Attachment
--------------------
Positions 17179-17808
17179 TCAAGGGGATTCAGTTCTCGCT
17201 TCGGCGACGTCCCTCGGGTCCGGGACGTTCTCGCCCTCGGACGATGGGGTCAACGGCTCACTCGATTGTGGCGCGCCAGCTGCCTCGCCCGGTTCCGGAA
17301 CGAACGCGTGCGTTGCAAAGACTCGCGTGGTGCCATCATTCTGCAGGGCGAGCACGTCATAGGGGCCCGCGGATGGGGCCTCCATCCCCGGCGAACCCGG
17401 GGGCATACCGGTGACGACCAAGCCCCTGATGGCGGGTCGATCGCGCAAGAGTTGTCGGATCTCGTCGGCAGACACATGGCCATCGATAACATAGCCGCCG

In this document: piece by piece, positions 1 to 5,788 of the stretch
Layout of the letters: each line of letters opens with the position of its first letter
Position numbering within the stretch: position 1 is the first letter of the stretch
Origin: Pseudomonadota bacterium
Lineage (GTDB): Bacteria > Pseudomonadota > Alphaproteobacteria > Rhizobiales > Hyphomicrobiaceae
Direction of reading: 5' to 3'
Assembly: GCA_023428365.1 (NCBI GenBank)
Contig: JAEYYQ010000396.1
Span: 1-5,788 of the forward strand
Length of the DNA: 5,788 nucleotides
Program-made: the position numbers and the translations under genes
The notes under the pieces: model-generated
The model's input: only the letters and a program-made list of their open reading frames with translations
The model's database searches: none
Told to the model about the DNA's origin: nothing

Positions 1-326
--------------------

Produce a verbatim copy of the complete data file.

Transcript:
Positions 17179-17808
17179 TCAAGGGGATTCAGTTCTCGCT
17201 TCGGCGACGTCCCTCGGGTCCGGGACGTTCTCGCCCTCGGACGATGGGGTCAACGGCTCACTCGATTGTGGCGCGCCAGCTGCCTCGCCCGGTTCCGGAA
17301 CGAACGCGTGCGTTGCAAAGACTCGCGTGGTGCCATCATTCTGCAGGGCGAGCACGTCATAGGGGCCCGCGGATGGGGCCTCCATCCCCGGCGAACCCGG
17401 GGGCATACCGGTGACGACCAAGCCCCTGATGGCGGGTCGATCGCGCAAGAGTTGTCGGATCTCGTCGGCAGACACATGGCCATCGATAACATAGCCGCCG

In this document: piece by piece, positions 1 to 5,788 of the stretch
Layout of the letters: each line of letters opens with the position of its first letter
Position numbering within the stretch: position 1 is the first letter of the stretch
Origin: Pseudomonadota bacterium
Lineage (GTDB): Bacteria > Pseudomonadota > Alphaproteobacteria > Rhizobiales > Hyphomicrobiaceae
Direction of reading: 5' to 3'
Assembly: GCA_023428365.1 (NCBI GenBank)
Contig: JAEYYQ010000396.1
Span: 1-5,788 of the forward strand
Length of the DNA: 5,788 nucleotides
Program-made: the position numbers and the translations under genes
The notes under the pieces: model-generated
The model's input: only the letters and a program-made list of their open reading frames with translations
The model's database searches: none
Told to the model about the DNA's origin: nothing

Positions 1-326